About Student Conduct
The Office of Student Conduct and Community Standards upholds every student’s right to learn in an inclusive community that fosters integrity through challenging and supporting students to reflect, integrate, and act on their Wisconsin Experience.
We aim to foster a sense of belonging within a welcoming environment, while challenging and supporting students to reflect, integrate, and act upon their Wisconsin Experience. University staff employ a compassionate, educational, and supportive manner in the student misconduct process.
Our approach is to guide student behavior for the common good while respecting the rights and responsibilities of all members of the University community.
Who is involved in the misconduct process?
The Office of Student Conduct & Community Standards oversees and implements, with the assistance of University Housing staff, the student nonacademic misconduct procedures (UWS 17) to assist student success at the University of Wisconsin-Madison, particularly when their behavior conflicts with established community expectations or impacts relationships within our community.
Students involved in misconduct who live off campus meet with a staff member in the Office of Student Conduct & Community Standards. For students who live in the residence halls, most misconduct cases are resolved by a professional staff member from Residence Life. Students who live in University Apartments will often meet with a staff member for Resident Support Services.
Instructors are the primary person responsible for investigating and resolving cases of academic misconduct. Certain sanctions are reported to the Office of Student Conduct & Community Standards, which may take additional action in accordance with UWS 14.
Why do we have conduct policies?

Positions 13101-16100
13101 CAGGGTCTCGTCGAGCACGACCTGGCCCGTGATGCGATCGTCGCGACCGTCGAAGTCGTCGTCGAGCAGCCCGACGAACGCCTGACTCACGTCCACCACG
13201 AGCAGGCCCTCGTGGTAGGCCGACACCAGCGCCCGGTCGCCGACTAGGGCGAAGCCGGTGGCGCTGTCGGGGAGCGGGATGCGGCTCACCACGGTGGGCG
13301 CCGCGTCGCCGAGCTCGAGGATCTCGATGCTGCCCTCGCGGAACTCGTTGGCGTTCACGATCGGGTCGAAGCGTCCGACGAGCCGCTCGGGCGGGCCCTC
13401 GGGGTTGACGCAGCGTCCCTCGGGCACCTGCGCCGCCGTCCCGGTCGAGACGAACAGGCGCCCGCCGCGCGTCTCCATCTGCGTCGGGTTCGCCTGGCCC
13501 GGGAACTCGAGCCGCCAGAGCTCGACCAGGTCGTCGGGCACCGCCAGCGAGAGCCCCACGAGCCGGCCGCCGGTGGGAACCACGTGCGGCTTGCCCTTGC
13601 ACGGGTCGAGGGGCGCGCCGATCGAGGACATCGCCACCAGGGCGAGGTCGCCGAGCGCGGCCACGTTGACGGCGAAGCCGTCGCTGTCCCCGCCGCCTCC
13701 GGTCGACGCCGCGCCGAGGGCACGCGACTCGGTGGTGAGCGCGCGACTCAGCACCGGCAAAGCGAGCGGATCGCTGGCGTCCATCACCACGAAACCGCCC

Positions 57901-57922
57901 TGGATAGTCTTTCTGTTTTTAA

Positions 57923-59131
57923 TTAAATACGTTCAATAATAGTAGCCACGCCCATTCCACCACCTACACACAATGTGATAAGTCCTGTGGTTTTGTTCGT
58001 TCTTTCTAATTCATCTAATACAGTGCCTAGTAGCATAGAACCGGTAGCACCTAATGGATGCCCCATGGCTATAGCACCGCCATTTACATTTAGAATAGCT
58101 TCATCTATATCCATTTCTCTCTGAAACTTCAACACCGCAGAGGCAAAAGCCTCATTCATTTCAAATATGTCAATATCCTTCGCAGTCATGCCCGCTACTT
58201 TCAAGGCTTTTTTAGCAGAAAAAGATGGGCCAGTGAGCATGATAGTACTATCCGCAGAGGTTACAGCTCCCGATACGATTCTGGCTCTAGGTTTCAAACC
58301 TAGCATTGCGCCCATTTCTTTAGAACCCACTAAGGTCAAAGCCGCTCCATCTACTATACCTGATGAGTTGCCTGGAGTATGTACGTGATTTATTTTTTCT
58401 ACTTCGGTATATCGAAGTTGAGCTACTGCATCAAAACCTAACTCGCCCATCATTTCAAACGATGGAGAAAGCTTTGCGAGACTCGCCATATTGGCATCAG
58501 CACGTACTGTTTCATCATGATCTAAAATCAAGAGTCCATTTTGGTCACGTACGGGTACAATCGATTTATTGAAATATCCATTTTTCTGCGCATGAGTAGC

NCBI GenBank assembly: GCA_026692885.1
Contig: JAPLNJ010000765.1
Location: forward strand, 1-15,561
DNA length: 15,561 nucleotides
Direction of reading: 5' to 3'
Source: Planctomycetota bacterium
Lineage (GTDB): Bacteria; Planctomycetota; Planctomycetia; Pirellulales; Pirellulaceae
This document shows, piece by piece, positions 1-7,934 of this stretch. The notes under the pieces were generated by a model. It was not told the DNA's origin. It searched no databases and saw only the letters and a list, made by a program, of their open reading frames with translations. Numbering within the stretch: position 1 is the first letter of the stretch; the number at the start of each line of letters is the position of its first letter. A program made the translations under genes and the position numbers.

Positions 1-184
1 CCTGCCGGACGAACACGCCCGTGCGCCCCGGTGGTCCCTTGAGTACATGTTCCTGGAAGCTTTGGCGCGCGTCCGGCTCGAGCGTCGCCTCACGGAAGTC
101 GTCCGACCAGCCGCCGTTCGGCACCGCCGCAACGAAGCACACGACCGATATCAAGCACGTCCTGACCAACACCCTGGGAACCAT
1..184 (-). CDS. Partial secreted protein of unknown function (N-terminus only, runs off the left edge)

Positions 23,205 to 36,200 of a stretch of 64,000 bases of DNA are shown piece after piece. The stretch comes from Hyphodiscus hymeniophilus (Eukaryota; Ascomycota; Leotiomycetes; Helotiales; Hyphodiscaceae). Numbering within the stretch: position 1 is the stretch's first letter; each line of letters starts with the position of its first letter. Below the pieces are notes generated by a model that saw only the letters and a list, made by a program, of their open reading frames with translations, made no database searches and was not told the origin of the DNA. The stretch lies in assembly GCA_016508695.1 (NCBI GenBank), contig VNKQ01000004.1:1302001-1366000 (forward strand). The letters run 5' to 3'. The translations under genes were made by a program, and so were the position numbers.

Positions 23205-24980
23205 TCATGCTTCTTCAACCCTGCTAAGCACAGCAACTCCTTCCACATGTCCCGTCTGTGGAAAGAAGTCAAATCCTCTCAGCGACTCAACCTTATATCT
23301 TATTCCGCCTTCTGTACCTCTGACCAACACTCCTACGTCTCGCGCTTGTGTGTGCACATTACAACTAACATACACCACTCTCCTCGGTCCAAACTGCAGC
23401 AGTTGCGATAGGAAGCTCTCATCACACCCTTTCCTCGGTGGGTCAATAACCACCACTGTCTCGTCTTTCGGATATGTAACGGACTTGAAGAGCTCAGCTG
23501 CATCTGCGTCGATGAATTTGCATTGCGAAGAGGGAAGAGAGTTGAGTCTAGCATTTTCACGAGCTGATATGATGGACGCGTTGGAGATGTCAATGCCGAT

Student conduct policies are an integral part of the educational mission and goals of the University of Wisconsin-Madison to foster teaching, learning, research, and service activities in living and learning environments that are safe and free from violence, harassment, fraud, theft, disruption, or intimidation, and where students are responsible for the academic integrity in their learning endeavors. The student conduct process is one of many tools that the University can use to foster the personal and academic development of its students. Additionally, the conduct process may also be an appropriate means for the University to ensure the safety of our community.
Why do we have an established procedure?
The established misconduct procedures provide for and help maintain an educational atmosphere with emphasis on developing individual understanding and acceptance of personal and social responsibilities, both inside and outside of the classroom. The established procedures ensure student rights are respected.
What are my responsibilities as a student?
As a student, you are joining our community of scholars and professionals. We hope that your choices will reflect the highest ethical conduct, consistent with the established policies of the community, in order to foster the very best learning environment. However, we understand that students experience a developmental journey and may engage in behaviors that go against community expectations.